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Quick thoughts on the AUD/GBP as it pushes to extremes

Written by Sam Coxhead on June 23rd, 2011.      0 comments

3:15 PM (NZT) Last night the Bank of England released its June Monetary Policy Committee meeting minutes. The minutes show that the committee are more dovish than previously expected and there have been discussions about further Quantitative Easing (QE) measures. Quantitative Easing is another tool used to try and boost economic growth, and is usually used only when the cash rate is bottomed out, such as it is now in the UK at .5%. Quantitative Easing is essentially the printing of money and is widely accepted as being currency negative. The GBP has responded accordingly by being sold off against almost all currencies on the back of these minutes being released.
 
Balancing arguments for further QE is the fact that inflation is already running at a massive 4.5%, and may well peak higher in the UK. To my mind it seems nonsensical to put in place measure that would increase inflationary pressure further, even if the medium term expectation was that the high food and energy prices would correct somewhat
 
Whist the AUD has not seen as big an outperformance as other currencies, the current levels of .6575 are close to those not seen since this time last month and just 70 odd points away from the decade old record highs for AUD/GBP at .6647 ( GBP/AUD 1.5043).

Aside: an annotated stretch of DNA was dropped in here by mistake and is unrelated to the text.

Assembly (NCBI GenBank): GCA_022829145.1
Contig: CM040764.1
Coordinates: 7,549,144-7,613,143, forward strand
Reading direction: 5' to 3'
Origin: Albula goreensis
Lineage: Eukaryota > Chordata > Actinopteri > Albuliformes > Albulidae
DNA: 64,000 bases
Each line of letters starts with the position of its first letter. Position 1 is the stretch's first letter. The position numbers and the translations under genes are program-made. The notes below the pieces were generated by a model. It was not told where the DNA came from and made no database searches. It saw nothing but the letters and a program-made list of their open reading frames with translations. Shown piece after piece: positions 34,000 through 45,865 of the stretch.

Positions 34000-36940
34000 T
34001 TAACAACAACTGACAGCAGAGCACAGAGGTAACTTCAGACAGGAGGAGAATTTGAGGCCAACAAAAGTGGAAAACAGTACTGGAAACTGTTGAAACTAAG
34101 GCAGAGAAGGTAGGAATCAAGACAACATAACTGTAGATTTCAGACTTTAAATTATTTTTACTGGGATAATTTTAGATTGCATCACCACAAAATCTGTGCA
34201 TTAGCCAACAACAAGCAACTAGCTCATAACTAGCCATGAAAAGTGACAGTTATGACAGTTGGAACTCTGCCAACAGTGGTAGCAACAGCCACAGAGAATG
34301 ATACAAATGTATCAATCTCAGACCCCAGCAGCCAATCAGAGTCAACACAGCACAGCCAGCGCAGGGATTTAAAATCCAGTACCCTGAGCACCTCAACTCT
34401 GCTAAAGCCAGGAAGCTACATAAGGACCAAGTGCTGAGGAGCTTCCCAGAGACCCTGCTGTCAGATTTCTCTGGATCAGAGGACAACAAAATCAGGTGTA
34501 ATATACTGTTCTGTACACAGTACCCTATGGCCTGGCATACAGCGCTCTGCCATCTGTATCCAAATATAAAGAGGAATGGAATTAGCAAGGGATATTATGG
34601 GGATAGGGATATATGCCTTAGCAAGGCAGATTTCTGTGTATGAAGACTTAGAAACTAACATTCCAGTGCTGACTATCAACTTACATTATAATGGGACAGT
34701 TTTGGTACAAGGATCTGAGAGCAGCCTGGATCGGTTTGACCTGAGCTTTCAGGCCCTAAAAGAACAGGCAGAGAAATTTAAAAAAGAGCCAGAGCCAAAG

The move has been somewhat cushioned by the Reserve Bank of Australia own minutes from its last Monetary Policy meeting. These have taken out the chances of a hike in the cash rate by the RBA in the coming months.
 
Going forward the data is going to be very important from the Australian perspective, and there is little in the bay of that due tomorrow, or through next week.
 
Obviously current levels do not represent historically good value buying of AUD with GBP on money transfers. But given the relative outlooks, and the difference in interest rate yield, a balancing of needs must be taken into account when considering the timing sending money from the UK to Australia.
 

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